“The first story I sold to the Saturday Evening Post, I came home from work, and I had an upright piano inside the front door, and on the music stand of the piano, with a candle on either side of it, was a check for $1,500. General Electric was then paying me $5,000 a year. I had a wife and two kids. My goodness, I thought, this is interesting. Then television, with no malice whatsoever--just a better buy for advertisers--knocked the magazines out of business.”
It’s fascinating to hear Vonnegut discuss his literary origins in such conventional terms, for he remains best known as one of the quintessential writers of the 1960s, a countercultural figure responsible for helping to alter the way an entire generation thought about literature.
His 1969 novel “Slaughterhouse-Five"--generally acknowledged as his masterpiece, and based, in part, on his experiences surviving the firebombing of Dresden at the end of World War II--continues to be challenged by school boards and parent groups as a corrupting influence, while books like “Cat’s Cradle,” “God Bless You, Mr. Rosewater,” “Welcome to the Monkey House” and “Breakfast of Champions” have transformed our very idea of narrative, relying on plots that, Vonnegut himself has written, are “short and jumbled and jangled,” but manage to make sense just the same.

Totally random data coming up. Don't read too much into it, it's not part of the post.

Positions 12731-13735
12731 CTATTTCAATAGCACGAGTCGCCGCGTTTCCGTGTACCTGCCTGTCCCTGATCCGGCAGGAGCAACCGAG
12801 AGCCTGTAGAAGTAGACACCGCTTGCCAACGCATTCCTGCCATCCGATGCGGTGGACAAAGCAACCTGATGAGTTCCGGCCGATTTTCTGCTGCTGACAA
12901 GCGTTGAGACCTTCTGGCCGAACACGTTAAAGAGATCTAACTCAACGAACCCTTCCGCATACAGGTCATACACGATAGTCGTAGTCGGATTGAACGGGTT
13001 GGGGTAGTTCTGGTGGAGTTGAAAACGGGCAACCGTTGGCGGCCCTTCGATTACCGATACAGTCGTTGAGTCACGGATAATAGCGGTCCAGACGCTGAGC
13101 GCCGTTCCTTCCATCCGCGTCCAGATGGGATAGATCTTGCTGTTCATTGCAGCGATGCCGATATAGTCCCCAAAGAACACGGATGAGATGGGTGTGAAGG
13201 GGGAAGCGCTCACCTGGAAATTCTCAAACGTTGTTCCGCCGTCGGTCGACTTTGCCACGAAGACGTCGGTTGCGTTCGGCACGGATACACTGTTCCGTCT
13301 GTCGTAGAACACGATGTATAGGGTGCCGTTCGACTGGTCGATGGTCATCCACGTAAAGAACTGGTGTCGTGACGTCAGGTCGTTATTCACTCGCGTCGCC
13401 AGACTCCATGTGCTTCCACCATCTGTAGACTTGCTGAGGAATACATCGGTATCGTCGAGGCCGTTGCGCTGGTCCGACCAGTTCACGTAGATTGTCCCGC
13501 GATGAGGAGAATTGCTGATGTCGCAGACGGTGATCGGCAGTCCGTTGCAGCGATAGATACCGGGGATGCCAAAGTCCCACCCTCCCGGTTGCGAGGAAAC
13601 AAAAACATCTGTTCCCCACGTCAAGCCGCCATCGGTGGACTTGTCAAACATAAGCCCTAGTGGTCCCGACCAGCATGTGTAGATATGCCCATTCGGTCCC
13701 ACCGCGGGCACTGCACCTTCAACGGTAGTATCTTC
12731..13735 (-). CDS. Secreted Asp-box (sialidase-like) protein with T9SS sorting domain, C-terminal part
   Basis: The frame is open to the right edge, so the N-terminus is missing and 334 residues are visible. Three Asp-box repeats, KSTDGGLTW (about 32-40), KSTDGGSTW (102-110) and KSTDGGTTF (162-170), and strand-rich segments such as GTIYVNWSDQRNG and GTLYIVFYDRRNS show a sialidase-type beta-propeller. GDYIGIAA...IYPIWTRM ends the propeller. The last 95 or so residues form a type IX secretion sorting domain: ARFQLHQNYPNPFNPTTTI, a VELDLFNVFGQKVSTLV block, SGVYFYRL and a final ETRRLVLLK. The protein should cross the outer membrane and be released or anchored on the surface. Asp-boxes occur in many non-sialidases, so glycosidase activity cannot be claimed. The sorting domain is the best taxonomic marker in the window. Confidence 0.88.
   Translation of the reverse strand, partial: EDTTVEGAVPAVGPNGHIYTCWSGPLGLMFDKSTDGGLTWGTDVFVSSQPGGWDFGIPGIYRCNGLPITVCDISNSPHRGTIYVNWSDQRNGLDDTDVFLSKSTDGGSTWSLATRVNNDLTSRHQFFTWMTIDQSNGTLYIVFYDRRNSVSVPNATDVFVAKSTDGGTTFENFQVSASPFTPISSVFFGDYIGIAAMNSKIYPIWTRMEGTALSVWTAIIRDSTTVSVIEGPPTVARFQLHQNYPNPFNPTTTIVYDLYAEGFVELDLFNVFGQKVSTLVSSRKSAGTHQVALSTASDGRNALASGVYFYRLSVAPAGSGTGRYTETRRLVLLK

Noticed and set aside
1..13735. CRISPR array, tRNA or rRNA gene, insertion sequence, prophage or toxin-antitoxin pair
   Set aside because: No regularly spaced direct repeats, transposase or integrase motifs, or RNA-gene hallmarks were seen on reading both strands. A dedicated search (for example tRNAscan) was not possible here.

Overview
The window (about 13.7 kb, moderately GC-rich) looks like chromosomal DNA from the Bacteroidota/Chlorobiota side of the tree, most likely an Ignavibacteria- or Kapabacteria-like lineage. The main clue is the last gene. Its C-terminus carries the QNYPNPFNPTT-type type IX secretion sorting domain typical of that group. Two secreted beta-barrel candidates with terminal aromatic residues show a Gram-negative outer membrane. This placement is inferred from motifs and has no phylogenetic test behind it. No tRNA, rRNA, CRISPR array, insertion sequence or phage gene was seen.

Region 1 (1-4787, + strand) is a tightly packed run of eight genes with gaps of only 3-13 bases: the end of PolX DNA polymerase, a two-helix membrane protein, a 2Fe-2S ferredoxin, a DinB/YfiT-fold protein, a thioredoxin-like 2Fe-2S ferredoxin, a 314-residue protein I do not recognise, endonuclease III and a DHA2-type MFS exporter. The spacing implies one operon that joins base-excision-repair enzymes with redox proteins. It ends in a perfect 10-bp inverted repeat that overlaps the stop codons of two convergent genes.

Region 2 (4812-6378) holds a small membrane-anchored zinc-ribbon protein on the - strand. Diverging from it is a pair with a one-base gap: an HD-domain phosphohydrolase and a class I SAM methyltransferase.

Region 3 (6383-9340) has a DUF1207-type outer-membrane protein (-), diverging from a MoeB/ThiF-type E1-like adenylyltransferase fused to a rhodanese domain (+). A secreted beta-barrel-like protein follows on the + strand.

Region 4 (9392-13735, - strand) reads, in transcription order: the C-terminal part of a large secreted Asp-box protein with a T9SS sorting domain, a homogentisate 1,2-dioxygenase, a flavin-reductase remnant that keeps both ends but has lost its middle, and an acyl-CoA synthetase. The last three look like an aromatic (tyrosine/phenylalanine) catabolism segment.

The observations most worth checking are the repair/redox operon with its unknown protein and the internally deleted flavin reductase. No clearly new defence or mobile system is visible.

Compulsively readable, merging humor and pathos, outrageous invention and the most personal elements of autobiography, his novels function something like literary Chinese boxes, in which structure is elliptical, reality is delightfully anarchic and endings are often telegraphed from the very first page. “If what I write seems odd,” he says, “or idiosyncratic, it’s because I never had a mentor, an English teacher, telling me how to write.”
Vonnegut’s comment suggests the unlikely process by which he became a writer at all. Born in Indianapolis, the son of a German American architect who insisted he get “a practical education, not an ornamental one,” he studied “math and chemistry and physics” in high school, while contributing to the student newspaper on the side. At Cornell, he followed the same pattern, training to be a biochemist and working on the Cornell Daily Sun. One legacy of this experience is a certain distrust of liberal arts education; as he writes in his 1981 book “Palm Sunday,” "[It] would never occur to me to look for the best minds of my generation in an undergraduate English department anywhere. I would certainly try the physics department or the music department first--and after that biochemistry.”